• Diane Mack: Good neighbors are priceless – even if they're strangers

  • During the recent, and ongoing snow storms, in the Midwest, it is motivating to see how adversity affects people.

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  • During the recent, and ongoing snow storms, in the Midwest, it is motivating to see how adversity affects people.
    During the past week, I’ve seen more than one Facebook post with pictures and descriptions of a neighbor or friend who “cleaned my driveway,” “shoveled our walk,” and “dug out my car.”
    It’s encouraging to see consideration and generosity extended during a difficult time.
    I have often kidded about a tunnel between my neighbor Ruth’s home and ours. Ruth (with hubby Bruce) is the kind of neighbor, you’d pay a real estate agent to find, of course, in addition to an available neighborhood home.
    When we needed an extra bathroom for showers, and had a houseful of wedding guests, Ruth responded, “send them on over!” Within a minute, their door was open and they welcomed son Josh, crossing the street, with a towel and shampoo.
    These neighbors are extraordinary. I have borrowed milk, cheese, sour cream, honey, flour, and bread, during warm weather and especially, during a snow storm. We’ve borrowed bicycle pumps and strong arms. There is nothing which will keep us apart from wonderful neighbors.
    We are lucky to have such remarkable neighbors, round the clock.
    And we seem to locate those awesome neighbors during a snow storm. Isn’t it refreshing to experience a helping hand during harsh winter conditions and see the best side of humanity?
    I recall when I was a little girl, and we were traveling to my grandfather’s farm, during a very “thick” winter snow storm. We had chains on the tires, extra blankets in the car, and mom was navigating while helping dad to keep the car on the road.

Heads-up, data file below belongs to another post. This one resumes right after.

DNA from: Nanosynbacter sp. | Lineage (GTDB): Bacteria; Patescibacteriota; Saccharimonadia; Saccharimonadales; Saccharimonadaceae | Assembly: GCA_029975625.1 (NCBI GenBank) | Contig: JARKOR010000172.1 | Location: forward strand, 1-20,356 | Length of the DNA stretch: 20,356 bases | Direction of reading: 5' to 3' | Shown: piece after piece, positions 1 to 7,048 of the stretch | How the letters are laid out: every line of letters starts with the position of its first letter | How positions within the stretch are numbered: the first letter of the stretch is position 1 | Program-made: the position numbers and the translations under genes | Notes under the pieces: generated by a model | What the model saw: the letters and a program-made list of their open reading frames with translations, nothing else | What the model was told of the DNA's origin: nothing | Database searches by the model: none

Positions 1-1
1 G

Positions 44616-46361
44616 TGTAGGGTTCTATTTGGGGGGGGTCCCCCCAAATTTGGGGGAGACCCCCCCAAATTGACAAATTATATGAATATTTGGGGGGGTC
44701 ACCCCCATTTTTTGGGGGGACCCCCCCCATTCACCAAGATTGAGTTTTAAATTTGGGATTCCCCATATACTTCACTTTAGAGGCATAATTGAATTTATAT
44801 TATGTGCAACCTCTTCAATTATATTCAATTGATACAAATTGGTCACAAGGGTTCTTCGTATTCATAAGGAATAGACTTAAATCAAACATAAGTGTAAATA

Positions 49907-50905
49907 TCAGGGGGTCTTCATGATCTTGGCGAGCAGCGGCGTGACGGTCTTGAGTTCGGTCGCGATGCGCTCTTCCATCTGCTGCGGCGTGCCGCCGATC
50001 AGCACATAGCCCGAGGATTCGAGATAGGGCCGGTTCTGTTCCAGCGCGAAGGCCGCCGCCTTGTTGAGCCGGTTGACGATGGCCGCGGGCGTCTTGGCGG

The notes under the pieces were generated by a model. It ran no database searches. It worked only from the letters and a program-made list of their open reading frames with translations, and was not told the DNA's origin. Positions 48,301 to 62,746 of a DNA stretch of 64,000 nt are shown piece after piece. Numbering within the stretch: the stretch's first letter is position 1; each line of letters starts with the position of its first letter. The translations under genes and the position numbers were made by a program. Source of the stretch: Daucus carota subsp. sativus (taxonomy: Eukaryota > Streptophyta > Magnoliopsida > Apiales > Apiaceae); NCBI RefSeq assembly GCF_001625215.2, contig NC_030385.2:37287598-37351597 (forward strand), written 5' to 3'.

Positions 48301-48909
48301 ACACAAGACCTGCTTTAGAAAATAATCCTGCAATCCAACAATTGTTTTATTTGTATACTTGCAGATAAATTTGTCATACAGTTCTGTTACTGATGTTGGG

As we slowly turned down the last hill toward grandpa’s farm, our car slid off the road, into a ditch. And we were stuck. In fact, we couldn’t open the doors on the passenger side of the car.
    It was cold. My sisters and I were afraid.
    Sure enough, within a few minutes, an Amish man, in a horse and buggy, stopped next to our car. He surveyed the situation, asking how he could help.
    My father informed the Amish man, that we were headed to the farm about a mile down the road. Dad asked the kind man if he could take my sister to the farm, to let our grandpa know our dilemma.
    He was happy to assist. So my older sister jumped into the buggy, with the Amish man’s family, and off they went.
    Within just a short time, my grandfather returned as well as several Amish men. Using their horses, they were able to pull the car out of the ditch and we drove off to the farm.
    Page 2 of 2 - Perhaps, by the printing of this column, another storm may have arrived in the Midwest. May I suggest to be prepared? Stop by the store and buy some extra milk, a few bottles of water, flashlights, batteries, peanut butter, and bread.
    Don’t be too worried or fearful. Snowstorms afflict both the rich and the poor. No one is singled out.
    Besides that, the real worth of a person is their charity to another. Everything comes from Him.
    Look at the storm, as an opportunity to share and assist someone in need. Be like Ruth.
    Go ahead, you can do it.
    Diane Mack is coordinator of Putting Families First, Jackson County’s Family Week Foundation. Email her at dianemack@juno.com or visit www.jacksoncountyfamilyweek.org.

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